•This year, there are 400 exclusive releases planned
•Dynamite Vinyl opened last month in the Tower District and focuses on new, rare records
There was a time when the idea of a “record store day” was laughable.
Until recently, records — recorded music on vinyl discs — were slightly below books on the list of antiquated entertainment, and record stores everywhere were fighting to stay open. In fact, Record Store Day, the national event happening Saturday, April 18, was started as a bit of triage in the form of publicity.
Record Store Day created a customer base by celebrating the culture of independent record shops, even if it was just for the day. It has been a success.
Stores expect to see 100-deep lines when they open their doors on Saturday. Hardcore collectors and newbies will be looking to score the official Record Store Day releases, which get handed out in limited quantities only at participating stores. Some will have driven in from San Francisco or Los Angeles, just to increase their chances at getting one of the exclusive, limited-run records. There are 400 exclusive releases this year.
The hype of Record Store Day hasn’t come without complaints.✔
“People from the underground tend to have a chip on their shoulder about it,” says Paul Cruikshank, who runs Dynamite Vinyl in the Tower District. The store will open at 10 a.m. on Record Store Day.
For some, the event has become too commercial. Major record labels, sniffing at the trend, are taking advantage of the hype and flooding the market with releases. This hurts independent record labels and artists, because the supply of places that press records hasn’t caught up to the demand. An independent record that should take a week or two to produce, can take months to get out, especially leading up to Record Store Day, Cruikshank says.
But that’s focusing on the “record” part of Record Store Day.
This is should be about supporting local, independent shops, Cruikshank says: “There’s nothing that can be bad about that.”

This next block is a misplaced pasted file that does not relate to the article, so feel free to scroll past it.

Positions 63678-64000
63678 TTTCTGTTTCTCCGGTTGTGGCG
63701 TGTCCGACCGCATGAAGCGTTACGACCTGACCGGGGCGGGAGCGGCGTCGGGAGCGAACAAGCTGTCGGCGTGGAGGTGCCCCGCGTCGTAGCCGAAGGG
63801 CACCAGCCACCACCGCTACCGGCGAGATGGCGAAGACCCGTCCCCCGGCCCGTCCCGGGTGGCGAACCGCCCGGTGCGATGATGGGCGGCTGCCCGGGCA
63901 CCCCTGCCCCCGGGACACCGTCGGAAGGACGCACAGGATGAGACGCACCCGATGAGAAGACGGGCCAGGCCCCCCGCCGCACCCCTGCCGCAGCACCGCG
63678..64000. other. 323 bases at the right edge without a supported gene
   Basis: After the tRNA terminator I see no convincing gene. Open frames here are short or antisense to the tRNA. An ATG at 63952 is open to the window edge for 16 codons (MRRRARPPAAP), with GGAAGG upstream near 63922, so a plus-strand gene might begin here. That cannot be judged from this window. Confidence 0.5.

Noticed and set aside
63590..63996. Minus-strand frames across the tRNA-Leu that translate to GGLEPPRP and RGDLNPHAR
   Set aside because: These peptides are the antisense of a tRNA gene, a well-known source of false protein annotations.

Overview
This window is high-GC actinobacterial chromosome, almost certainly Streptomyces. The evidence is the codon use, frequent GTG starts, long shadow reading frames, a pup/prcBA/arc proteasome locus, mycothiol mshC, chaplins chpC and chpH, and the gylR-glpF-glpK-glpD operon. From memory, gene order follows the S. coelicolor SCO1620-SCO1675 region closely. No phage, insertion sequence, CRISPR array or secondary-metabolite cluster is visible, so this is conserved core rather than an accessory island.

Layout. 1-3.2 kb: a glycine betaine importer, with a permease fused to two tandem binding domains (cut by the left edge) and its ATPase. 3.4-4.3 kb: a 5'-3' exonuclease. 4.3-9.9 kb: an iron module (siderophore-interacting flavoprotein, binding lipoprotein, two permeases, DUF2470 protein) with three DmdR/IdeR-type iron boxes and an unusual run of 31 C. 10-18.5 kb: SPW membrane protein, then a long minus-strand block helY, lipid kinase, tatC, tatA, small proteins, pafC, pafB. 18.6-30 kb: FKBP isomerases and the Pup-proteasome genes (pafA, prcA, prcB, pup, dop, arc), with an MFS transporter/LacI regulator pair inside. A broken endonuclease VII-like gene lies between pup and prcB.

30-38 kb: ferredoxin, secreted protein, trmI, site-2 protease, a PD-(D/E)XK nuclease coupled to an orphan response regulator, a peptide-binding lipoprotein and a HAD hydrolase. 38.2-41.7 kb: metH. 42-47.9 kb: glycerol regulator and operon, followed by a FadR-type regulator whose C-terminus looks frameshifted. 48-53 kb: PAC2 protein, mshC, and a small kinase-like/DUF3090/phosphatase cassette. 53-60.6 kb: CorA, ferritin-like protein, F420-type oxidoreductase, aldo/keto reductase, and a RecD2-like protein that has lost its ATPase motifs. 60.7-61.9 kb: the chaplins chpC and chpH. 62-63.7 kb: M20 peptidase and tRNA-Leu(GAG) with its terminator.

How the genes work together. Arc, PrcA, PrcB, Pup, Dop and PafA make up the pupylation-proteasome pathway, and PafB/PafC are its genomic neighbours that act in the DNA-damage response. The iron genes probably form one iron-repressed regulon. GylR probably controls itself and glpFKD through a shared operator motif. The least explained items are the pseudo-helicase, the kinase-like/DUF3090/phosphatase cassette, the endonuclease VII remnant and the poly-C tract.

Cruikshank is a guy who like record stores. He sniffs them out and can name his favorite from every city he’s ever visited.
He started his first record store — Ragin’ Records— in 1988 because he couldn’t find a copy of Social Distortion’s “Prison Bound.”
“So I figured I needed to start a store,” he says. He found himself in a similar situation when he opened Dynamite with his partner Michael Kanz last month.
Granted, Cruikshank is vinyl freak; the kind of guy who only owns records. He had close to 10,000 of them at one point and most of them had never been played.
He wouldn’t think twice about dropping $130 on an album he already owns, because it’s a different pressing and is rare.
Dynamite is stocked with some of Cruikshank’s collection, and some from his partner’s. In all, there are close to 2,500 new titles and 7,500 near-mint and or unplayed records. That’s not counting the 2,500 7-inch singles and 5,000 CDs.
The selection is heavy on new vinyl (Thee Oh Sees, Ty Segall or the whole range of Burger Records bands), reissues (from Fang, Neurosis) and classic indie-rock stuff (Sonic Youth). Rare foreign and colored pressings line the wall of the shop, along with stuff from local bands like Capitol Punishment. Dynamite has the Fresno punk band’s full catalog, Cruikshank says.
Dynamite isn’t the only local shop to search out this Record Store Day. Also participating:
• For those looking to grab Record Store Day exclusives, the best bets are Fresno’sRasputin Music
(at 5611 N Blackstone Ave.) and Visalia’sVelouria Records
(109 E Main St.). Velouria will be selling limited edition posters and T-shirts and host an after-record store day concert at 6:30 p.m. at Cellar Door.
• If you’re looking for used vinyl (or just a fun party),Tower District Records
, 302 E. Olive Ave., opens at 9 a.m. with a sidewalk sale, plus live music in the store from Espacio, Ted Nunes, Tangent and Meet Me in Montauk and a taping of Tales from the Crate podcast.
•Free Bird Company
at 838 E. Olive opens at 9 a.m. and will have giveaways all day.
will host its own party by raffling off a stereo worth $1,000. The store opens at 11 a.m. at 639 E. Olive Avenue.